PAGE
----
The Great Gesture That Unites Us

Brother David Steindl-Rast
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I recognize, I acknowledge, I am grateful; in French these three concepts are expressed by one term: “Je suis reconnaissant.”

I recognize the special quality of this joy: It is a joy freely granted to me as a favor. I acknowledge my dependence, freely accepting as a gift what only another, as other, can freely give to me. And I am grateful, allowing my emotions fully to taste and to express the joy I have received, and thus I make it flow back to its source by returning thanks. You see that the whole person is involved when we give thanks from our hearts. The heart is that center in which the human person is one: The intellect recognizes the gift as gift; the will acknowledges my dependence; the emotions, like a sounding board, give fullness to the melody of this experience.

It may be that my intellect insists on suspicion and does not allow me to recognize any favor as favor. Selflessness can not be proved. Reasoning about another person’s motives can only take me to the point where mere intellect must yield to faith, to trust in the other, which is a gesture no longer of the intellect alone but of the whole heart. Or it may be that my proud will refuses to acknowledge my dependence on another, thus paralyzing the heart before it can rise to give thanks. Or it may be that the scar tissue of hurt feelings no longer allows my full emotional response. My longing for pure selflessness, for true gratitude, may be so deep and so much in discrepancy with what I have experienced in the past that I give in to despair. And who am I anyway? Why should any selfless love be wasted on me? Am I worthy of it? No, I am not. To face this fact, to realize my unworthiness, and yet to open myself through hope to love, this is the root of all human wholeness and holiness, the very core of the integrating gesture of thanksgiving. However, this inner gesture of gratitude can only come to itself when it finds expression.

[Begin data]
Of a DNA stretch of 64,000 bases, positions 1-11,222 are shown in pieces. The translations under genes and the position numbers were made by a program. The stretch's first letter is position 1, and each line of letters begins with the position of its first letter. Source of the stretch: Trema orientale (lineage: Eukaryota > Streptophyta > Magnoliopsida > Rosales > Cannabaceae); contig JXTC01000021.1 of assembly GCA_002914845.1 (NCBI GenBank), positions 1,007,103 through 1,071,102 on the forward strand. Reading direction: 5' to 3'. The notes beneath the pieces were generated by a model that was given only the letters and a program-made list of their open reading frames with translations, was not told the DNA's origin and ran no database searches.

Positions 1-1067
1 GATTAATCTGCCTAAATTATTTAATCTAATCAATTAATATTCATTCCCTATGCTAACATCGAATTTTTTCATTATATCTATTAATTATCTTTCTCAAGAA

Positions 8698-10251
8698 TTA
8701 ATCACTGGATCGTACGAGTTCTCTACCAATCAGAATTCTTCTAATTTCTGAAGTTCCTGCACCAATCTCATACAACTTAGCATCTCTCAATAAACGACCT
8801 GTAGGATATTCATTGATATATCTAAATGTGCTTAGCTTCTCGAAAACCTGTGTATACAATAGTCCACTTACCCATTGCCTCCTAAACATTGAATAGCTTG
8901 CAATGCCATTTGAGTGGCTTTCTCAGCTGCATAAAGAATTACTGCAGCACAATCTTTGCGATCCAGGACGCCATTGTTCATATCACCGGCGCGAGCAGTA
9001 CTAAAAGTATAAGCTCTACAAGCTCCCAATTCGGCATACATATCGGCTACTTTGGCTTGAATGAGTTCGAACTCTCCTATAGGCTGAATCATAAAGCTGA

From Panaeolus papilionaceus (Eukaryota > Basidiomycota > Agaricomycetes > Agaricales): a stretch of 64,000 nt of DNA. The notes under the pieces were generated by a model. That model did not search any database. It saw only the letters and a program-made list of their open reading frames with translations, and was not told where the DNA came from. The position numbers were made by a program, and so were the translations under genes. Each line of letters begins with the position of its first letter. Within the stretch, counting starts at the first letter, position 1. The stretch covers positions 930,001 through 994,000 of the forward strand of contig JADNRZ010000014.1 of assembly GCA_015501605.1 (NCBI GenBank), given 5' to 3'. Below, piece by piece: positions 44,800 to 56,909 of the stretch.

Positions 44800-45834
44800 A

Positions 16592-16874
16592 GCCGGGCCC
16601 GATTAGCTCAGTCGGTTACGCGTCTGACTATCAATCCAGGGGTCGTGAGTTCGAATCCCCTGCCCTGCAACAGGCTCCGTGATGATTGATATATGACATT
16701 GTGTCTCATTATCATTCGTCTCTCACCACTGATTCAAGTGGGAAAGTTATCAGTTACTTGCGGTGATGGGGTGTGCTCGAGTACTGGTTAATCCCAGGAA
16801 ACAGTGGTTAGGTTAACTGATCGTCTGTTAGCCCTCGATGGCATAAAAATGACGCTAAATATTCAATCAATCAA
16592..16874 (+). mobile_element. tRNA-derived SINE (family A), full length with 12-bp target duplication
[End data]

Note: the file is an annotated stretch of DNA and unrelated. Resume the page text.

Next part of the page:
Expression of thanks is a [...] spiral in which the giver receives thanksgiving, and so becomes receiver, and the joy of giving and receiving rises higher and higher. The mother bends down to her child in his crib and hands him a rattle. The baby recognizes the gift and returns the mother’s smile. The mother, overjoyed with the childish gesture of gratitude, lifts up the child with a kiss. There is our spiral of joy. Is not the kiss a greater gift than the toy? Is not the joy it expresses greater than the joy that set our spiral in motion?

But notice that the upward movement of our spiral signifies not only that the joy has grown stronger. Rather we have passed on to something entirely new. A passage has taken place. A passage from multiplicity to unity: we start out with giver, gift and receiver, and we arrive at the embrace of thanks expressed and thanks accepted. Who can distinguish giver and receiver in the final kiss of gratitude?

Is not gratitude a passage from suspicion to trust, from proud isolation to a humble give and take, from enslavement to false independence to self-acceptance in that dependence which liberates? Yes, gratitude is the great gesture of passage.

And this gesture of passage unites us. It unites us as human beings, for we realize that in this whole passing universe we humans are the ones who pass and know that we pass. There lies our human dignity. There lies our human task. The task of entering into the meaning of this passage (the passage which is our whole life), of celebrating its meaning through the gesture of thanksgiving.


Brother David is a Benedictine monk. Excerpted above from A Deep Bow.

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